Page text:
The City of Chicago laid out a timeline Thursday for how it intends to quickly complete a deal that would move approximately 950,000 Chicagoans to a new electricity supplier.
The timing of the deal is important because Chicagoans stand to save the most money over Commonwealth Edison's rate between now and June 2013, when ComEd's prices are expected to drop because pricey contracts they entered into years ago will expire. The timeline has Chicagoans moving to the new supplier in February 2013.
In Tuesday's election, Chicago voters passed a proposal to allow the city to negotiate for better electricity prices on behalf of residential customers and small businesses. The city is one of hundreds of Illinois communities participating in so-called electricity aggregation and is by far the largest city in the nation to attempt such a large bulk purchase for electricity.
Michael Negron, deputy chief of policy and strategic planning for the mayor's office, said electricity suppliers have shown great interest in snagging Chicago's service. Nearly 100 people packed a conference Monday for the city's "request for qualifications" process. The bidders ranged from multi-billion corporations to smaller providers from all over the country, he said. Industry analysts say the deal could be worth hundreds of millions of dollar to the winning supplier or suppliers.
The timeline is as follows:
Nov. 14: Municipal aggregation ordinance introduced as substitute ordinance in city finance committee
Nov. 21: Bidder responses to request for qualifications due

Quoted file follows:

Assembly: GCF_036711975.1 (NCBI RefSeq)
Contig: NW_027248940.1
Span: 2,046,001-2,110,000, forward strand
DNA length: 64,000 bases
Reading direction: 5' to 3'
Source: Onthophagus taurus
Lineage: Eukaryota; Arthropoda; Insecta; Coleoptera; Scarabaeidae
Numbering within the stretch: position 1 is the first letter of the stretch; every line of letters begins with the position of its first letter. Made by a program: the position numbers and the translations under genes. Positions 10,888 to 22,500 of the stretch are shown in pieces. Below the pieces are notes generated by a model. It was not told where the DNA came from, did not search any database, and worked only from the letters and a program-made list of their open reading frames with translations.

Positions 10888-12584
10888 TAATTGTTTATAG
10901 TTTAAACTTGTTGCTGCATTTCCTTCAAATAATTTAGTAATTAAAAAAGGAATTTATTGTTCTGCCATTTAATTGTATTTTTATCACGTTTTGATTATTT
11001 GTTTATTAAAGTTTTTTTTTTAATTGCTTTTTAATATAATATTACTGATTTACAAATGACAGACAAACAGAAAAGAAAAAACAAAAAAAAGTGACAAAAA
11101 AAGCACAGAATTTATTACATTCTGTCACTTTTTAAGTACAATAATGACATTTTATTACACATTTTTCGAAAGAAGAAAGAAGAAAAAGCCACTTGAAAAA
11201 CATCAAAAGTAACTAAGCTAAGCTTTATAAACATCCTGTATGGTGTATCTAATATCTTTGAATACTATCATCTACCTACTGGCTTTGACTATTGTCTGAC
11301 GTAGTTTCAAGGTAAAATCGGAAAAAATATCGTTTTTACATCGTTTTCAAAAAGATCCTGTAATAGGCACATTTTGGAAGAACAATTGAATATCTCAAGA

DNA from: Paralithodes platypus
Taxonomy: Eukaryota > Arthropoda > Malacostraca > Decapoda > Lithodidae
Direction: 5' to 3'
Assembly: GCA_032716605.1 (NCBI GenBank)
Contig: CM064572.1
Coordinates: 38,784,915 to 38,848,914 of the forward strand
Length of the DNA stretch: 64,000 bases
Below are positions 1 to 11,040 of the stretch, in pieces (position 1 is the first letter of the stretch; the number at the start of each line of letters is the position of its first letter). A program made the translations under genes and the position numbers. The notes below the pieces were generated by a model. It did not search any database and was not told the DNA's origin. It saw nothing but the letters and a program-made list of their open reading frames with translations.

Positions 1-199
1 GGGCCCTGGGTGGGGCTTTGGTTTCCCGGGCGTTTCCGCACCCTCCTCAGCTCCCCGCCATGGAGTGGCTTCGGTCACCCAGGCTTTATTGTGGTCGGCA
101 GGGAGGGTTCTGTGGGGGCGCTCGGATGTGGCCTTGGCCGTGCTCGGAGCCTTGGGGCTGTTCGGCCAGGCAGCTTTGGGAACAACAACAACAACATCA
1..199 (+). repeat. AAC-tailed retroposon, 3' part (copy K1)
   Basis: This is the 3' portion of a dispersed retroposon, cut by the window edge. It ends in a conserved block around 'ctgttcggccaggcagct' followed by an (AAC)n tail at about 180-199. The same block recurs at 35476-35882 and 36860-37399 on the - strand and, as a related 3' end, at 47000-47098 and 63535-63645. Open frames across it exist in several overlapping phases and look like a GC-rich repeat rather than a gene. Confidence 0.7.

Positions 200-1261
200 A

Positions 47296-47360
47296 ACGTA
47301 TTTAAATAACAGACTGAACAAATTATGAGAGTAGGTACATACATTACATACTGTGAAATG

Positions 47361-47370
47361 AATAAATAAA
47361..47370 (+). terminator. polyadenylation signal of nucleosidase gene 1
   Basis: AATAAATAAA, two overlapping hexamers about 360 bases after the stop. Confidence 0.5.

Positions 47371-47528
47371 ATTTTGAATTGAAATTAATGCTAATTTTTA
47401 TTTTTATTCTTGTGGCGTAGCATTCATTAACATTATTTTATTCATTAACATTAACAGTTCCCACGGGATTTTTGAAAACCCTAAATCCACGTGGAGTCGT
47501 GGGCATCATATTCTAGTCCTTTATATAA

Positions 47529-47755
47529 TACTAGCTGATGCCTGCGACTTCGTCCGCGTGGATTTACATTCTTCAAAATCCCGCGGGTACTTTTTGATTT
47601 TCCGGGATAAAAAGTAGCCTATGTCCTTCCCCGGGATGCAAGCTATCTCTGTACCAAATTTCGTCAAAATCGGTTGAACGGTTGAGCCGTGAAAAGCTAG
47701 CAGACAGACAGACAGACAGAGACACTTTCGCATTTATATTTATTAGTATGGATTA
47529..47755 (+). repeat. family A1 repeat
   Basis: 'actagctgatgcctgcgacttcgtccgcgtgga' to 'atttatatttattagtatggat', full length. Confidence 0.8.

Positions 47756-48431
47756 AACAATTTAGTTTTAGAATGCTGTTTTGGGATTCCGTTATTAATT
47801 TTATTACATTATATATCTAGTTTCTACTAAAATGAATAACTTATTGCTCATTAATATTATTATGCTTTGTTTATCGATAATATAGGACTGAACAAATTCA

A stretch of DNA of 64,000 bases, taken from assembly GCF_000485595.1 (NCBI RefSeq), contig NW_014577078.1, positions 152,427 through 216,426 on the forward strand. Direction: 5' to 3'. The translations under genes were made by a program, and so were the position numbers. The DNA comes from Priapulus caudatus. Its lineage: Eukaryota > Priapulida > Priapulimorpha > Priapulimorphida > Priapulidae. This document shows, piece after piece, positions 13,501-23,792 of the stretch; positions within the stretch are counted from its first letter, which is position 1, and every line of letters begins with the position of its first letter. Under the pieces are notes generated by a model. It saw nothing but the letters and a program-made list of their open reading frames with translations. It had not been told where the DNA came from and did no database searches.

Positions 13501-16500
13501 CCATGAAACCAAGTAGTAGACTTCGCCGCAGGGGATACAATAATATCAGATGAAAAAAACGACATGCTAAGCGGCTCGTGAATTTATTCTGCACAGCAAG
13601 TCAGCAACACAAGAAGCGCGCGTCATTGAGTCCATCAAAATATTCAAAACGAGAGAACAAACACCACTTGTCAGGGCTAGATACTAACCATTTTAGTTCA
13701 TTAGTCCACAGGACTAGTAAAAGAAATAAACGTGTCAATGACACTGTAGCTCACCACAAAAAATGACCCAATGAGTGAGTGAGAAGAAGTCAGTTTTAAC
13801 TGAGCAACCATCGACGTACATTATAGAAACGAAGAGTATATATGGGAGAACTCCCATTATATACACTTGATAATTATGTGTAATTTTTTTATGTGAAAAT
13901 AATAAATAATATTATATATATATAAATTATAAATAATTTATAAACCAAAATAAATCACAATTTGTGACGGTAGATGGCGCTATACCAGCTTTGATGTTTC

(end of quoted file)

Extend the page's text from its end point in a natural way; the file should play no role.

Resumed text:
Nov. 26 - Dec. 11: Finance committee will conduct two public hearings on aggregation ordinance
Early December: City and Delta Institute convene stakeholder process for identifying options for a portion of savings to go toward increased energy efficiency or the development of cleaner, renewable energy sources.
Dec. 5: Qualified pool of energy providers announced
Dec. 6: Issuance of request for pricing; responses due within days. The sole selection criteria at this point will be price because the RFQ phase will have screened out bidders based on their capacity, financial stability, customer service and ability to deliver cleaner energy.
Dec. 12: City Council considers aggregation ordinance
Mid/Late-December: Opt-out letters are sent to approximately 1 million customers
Early January: Opt-out data processed and final customer list prepared.
February: Participating Chicago customers are switched over the course of the month
March: All Chicago ratepayers who have not opted out are under the new supplier. City will announce its plan for investment of savings into cleaner energy or improved energy efficiency.